Rahul Gandhi learns from Modi: promise first, promise big
It wasn't that long ago that when it came to politics, Rahul Gandhi was considered a lost cause. And with good reason. His list of blunders is long. Yet, as of today, while not everyone might have changed their opinion about him, his improvement as an opposition leader is becoming difficult to ignore.
This has happened in just a year or so. Ever since he took over as Congress president from his mother, Sonia Gandhi. Though he has clearly been helped by mistakes made by Prime Minister Narendra Modi's government, his newfound ability to drive the political narrative has been the big change.
Surprisingly, he seems to have learnt his lessons from Modi.
As can be seen by Rahul's first strikes in the form of big promises, as was done by the prime minister on the 2014 campaign trail (well documented 'election jumlas').
Rahul's Minimum Income Guarantee promise for the poor if his party comes to power, is just the latest example of this. While Modi government had discussed a Universal Basic Income a few years ago, no movement on it so far has handed Rahul the first mover's advantage and leaving the government to play catch-up.
But this by no means is the first time he has blind-sided Modi or his BJP. He was on the ground as farmer unrest gripped Madhya Pradesh. He followed this up with the promise of waving farm loans in the states of Madhya Pradesh, Rajasthan, and Chhattisgarh, if his party defeated the ruling BJP in the upcoming assembly elections. It did and he delivered. Leaving the saffron party reeling from losses in three states it had almost whitewashed in the last Lok Sabha elections.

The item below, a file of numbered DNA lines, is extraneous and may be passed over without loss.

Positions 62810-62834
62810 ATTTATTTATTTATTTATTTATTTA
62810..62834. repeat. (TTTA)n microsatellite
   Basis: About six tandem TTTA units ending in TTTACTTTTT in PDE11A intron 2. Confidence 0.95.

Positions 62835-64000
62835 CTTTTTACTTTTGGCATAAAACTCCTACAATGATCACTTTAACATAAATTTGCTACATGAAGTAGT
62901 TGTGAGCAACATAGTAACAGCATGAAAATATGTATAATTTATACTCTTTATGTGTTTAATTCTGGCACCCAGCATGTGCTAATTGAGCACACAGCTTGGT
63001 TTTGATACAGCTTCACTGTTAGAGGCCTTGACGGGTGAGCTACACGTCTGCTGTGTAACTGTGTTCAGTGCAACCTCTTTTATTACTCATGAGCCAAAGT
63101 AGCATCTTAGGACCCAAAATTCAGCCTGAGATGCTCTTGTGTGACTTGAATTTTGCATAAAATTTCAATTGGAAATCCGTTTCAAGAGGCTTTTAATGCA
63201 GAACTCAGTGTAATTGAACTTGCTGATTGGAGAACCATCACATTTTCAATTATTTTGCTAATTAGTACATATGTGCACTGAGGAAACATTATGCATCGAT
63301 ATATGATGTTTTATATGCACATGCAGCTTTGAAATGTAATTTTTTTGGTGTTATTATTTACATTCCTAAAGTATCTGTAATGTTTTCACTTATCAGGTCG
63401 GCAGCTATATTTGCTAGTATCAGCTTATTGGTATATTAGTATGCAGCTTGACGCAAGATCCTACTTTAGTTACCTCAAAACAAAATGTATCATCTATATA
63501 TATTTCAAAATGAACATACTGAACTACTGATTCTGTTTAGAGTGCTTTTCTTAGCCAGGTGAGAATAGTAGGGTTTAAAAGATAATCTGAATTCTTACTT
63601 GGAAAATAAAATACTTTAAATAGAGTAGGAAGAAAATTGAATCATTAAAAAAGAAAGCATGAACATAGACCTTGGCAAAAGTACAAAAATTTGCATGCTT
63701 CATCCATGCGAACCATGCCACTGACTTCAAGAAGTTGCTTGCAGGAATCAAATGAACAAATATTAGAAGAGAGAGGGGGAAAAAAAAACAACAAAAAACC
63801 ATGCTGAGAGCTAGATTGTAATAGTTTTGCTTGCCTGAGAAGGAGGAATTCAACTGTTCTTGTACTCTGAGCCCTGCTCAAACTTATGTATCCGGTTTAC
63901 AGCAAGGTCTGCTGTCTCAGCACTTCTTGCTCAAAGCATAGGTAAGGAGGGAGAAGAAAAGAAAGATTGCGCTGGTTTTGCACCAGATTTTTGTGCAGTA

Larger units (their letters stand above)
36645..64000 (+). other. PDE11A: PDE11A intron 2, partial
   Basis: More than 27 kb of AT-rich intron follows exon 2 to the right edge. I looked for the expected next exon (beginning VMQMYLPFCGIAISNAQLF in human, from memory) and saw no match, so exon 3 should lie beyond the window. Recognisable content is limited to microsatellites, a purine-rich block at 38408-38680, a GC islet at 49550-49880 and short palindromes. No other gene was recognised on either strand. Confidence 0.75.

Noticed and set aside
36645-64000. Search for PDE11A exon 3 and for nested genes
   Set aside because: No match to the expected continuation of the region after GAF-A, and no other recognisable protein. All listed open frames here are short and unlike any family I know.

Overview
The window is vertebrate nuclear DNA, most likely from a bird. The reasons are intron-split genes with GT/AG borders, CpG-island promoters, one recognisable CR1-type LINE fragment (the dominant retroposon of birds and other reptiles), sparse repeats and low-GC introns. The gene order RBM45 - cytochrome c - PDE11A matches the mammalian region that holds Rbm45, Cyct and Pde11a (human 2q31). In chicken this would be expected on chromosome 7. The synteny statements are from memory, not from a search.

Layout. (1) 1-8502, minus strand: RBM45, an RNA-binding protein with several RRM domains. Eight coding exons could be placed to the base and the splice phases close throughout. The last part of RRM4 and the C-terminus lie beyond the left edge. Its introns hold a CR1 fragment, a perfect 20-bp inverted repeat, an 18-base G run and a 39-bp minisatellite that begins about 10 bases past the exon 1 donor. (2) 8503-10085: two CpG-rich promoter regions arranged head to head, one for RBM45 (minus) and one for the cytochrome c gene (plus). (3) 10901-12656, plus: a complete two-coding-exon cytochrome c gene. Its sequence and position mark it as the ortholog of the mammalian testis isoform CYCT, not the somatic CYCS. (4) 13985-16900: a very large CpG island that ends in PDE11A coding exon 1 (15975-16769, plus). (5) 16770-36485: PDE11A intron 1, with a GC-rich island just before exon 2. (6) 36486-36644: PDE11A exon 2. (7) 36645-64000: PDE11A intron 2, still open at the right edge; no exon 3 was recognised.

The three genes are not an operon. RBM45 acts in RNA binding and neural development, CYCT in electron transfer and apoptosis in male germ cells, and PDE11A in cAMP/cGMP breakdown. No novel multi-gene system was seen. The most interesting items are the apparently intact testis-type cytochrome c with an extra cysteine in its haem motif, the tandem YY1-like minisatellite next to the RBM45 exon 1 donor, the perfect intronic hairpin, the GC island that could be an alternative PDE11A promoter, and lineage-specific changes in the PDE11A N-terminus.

These have gone hand in hand with Rahul's adoption of a 'soft-Hindutva' approach (even if it goes against the Congress' grain) following the unprecedented consolidation of the Hindu vote by Modi. Taking away a stick that the BJP used continuously to beat the grand old party with, especially in north-central India's Hindi Belt since 2014.
All this has ensured that the Modi-government can be targeted for its perceived 'corrupt and 'anti-poor' policies meant for the benefits of just the 'rich'. The exact attack employed by Modi, on the Congress, five years ago.
Plus last year gave another example of a lesson the Congress-scion learnt from Modi. Forming governments at the state level even when it was perceived to have had lost the election. His party formed the Karnataka government as part of an alliance with an opponent, similar to tactics employed by BJP in Goa.
Although time will tell if all these translate into seats, the perception that he is gaining momentum is quite real. Shown by surveys ahead of elections pointing to a substantial increase in seats for the Congress with the NDA having trouble getting a majority.
And as things stand today, Rahul, once described by his opponents as a 'clown prince,' seems to have used candidate Modi's tricks to push the prime minister on the back foot. A big change in a year's time.